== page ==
not many people drive manual transmission.  I wouldn't want to commute with one every day in shitty traffic!

I've never owned a car with an automatic. I find them quite difficult to drive, actually, because I'm not used to the "kickdown" thing (with a manual, when you want to accelerate hard like that, you downshift). In DC-area traffic my right leg gets more tired from working the brake pedal constantly than my left leg does from working the clutch!
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"You know, you never have a guaranteed spot until you have a spot guaranteed."
—Olaf Kolzig, as quoted in the Washington Times on March 28, 2003,
commenting on the Capitals clinching a playoff spot.

"That sounded stupid, didn't it?"—Kolzig, to the same reporter a few seconds later.

cpzilliacus

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Re: Your local traffic report . . . from hundreds of miles away
« Reply #29 on: December 18, 2012, 06:29:10 PM »


*"Stop-and-roll" meaning the type of traffic where you're mostly stopped and almost all your movement comes from just easing off the clutch and rolling forward and then stopping again. I used to hear this term a lot on the traffic reports in Raleigh, usually referring to I-40 between the Durham Freeway and Wade Avenue or the Beltline near Glenwood Avenue, but I have never heard it used elsewhere.


not many people drive manual transmission.  I wouldn't want to commute with one every day in shitty traffic!

I have never owned a vehicle with an automatic transmission either.   And I drive a lot in lousy D.C.-area traffic.
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roadman

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Re: Your local traffic report . . . from hundreds of miles away
« Reply #30 on: December 18, 2012, 06:53:05 PM »

The term most Boston-area traffic reporters use to describe "stop and roll" conditions is "pockets of traffic".  And, for some reason, they are really enamored with stating "in the clearing stages" instead of "being cleared" when a wreck or breakdown is about to be removed from the highway.
« Last Edit: January 02, 2013, 01:34:21 PM by roadman »
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bsmart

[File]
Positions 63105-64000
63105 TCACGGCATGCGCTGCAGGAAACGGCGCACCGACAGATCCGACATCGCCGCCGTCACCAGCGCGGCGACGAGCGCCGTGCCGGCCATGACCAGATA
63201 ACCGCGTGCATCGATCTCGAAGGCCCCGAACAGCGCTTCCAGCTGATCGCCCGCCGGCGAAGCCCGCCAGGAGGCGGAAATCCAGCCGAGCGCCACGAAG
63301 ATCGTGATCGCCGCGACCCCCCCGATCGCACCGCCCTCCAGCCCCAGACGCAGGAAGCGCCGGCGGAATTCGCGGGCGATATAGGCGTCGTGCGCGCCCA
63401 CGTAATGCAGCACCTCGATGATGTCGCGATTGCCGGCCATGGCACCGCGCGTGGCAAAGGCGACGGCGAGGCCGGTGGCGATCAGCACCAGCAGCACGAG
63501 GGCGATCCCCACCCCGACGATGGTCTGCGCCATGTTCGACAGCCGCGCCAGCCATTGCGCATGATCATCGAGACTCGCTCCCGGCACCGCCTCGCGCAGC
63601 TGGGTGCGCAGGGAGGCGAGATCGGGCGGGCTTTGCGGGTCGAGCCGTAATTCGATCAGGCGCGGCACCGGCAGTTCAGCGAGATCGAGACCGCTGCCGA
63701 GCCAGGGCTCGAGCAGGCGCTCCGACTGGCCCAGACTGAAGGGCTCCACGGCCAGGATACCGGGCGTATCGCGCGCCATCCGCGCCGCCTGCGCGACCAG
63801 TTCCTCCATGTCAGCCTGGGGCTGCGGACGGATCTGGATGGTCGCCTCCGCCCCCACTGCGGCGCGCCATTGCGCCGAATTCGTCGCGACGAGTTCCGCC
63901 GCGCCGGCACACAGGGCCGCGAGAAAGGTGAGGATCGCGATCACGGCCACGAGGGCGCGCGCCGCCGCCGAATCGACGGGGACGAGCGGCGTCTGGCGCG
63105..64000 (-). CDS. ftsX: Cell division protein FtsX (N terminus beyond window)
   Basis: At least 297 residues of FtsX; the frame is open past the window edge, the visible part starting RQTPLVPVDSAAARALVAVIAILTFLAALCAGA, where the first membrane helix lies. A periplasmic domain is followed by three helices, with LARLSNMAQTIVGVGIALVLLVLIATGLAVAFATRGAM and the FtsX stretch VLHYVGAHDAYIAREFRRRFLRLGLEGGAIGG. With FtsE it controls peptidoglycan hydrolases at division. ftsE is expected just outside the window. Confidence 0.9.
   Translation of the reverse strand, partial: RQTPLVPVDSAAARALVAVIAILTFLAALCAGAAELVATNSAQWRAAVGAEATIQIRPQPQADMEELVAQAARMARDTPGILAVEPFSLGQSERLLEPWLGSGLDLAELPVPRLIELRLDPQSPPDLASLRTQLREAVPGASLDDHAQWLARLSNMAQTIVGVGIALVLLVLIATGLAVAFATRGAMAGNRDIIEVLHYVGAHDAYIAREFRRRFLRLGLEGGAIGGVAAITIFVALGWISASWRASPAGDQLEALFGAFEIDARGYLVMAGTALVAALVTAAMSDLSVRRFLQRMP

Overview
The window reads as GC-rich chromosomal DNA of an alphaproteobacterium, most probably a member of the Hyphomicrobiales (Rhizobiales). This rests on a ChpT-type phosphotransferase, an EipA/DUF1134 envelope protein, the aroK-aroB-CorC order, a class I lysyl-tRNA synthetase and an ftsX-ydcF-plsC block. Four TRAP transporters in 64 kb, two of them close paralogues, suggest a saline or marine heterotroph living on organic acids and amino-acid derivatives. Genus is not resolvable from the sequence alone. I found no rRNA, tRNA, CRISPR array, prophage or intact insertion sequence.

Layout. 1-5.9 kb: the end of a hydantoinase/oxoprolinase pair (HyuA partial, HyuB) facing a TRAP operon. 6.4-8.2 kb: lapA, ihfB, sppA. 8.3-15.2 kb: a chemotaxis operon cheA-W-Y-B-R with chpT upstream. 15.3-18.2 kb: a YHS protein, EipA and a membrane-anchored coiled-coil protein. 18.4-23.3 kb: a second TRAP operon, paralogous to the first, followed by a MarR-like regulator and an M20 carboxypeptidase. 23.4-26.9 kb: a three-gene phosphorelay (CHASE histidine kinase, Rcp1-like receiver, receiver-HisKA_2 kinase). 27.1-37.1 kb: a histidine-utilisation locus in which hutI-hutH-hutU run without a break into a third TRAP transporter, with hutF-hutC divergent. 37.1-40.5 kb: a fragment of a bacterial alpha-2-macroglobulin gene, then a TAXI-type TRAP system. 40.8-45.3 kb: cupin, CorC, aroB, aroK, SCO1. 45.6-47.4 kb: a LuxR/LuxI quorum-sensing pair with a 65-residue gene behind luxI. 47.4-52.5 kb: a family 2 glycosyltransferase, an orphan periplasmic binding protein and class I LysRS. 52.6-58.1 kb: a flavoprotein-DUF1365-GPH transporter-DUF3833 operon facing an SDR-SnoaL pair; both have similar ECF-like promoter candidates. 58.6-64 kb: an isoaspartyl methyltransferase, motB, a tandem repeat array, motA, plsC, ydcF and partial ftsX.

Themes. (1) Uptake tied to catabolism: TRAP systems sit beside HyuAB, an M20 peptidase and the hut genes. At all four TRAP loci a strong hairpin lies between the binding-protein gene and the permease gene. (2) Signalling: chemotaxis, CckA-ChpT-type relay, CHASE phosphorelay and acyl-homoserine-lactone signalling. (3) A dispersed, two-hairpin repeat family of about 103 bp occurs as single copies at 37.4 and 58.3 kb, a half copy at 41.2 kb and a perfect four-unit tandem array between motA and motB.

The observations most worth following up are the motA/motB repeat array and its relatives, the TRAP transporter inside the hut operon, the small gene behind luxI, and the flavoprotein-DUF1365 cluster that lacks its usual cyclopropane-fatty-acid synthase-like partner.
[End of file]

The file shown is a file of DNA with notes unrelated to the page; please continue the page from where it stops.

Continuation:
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Re: Your local traffic report . . . from hundreds of miles away
« Reply #31 on: December 24, 2012, 09:41:27 AM »

I started using the term 'slinky mode' when describing the long line of traffic that surges and stops.  It reminds me of the look of a slinky where you stretch it out on a floor and pull bac a section and let go and watch the surge travel down the slinky (Which is what slinkies were originally created for)
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codyg1985

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Re: Your local traffic report . . . from hundreds of miles away
« Reply #32 on: December 31, 2012, 09:40:27 PM »

The Clear Channel news/talk stations seem to share many traffic reporters at least among northeastern cities.  I've heard the same voices I hear on WGY in Albany on other stations in New England.  And one morning not too long ago, a traffic reporter read off what was clearly a Binghamton area report on WGY.  A quick google search shows that this is not just a northeastern trend or a Clear Channel trend.

In northern Alabama there is one traffic reporter for the Clear Channel stations that serves both Birmingham, Tuscaloosa and Huntsville. I'm not too fond of those reports simply because by the time it makes it to the report, in all likelihood the accident has been cleared (at least in Huntsville). I would absolutely love to see better uses of VMS signs everywhere that would use the sensors on the road to determine if there is a slow down ahead and warn of that far enough in advance so that traffic can get around it. There are many states down here that put in a slew of VMS signs but only display messages like "Buckle Up" or "456 people have died so far, don't be next."
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Cody Goodman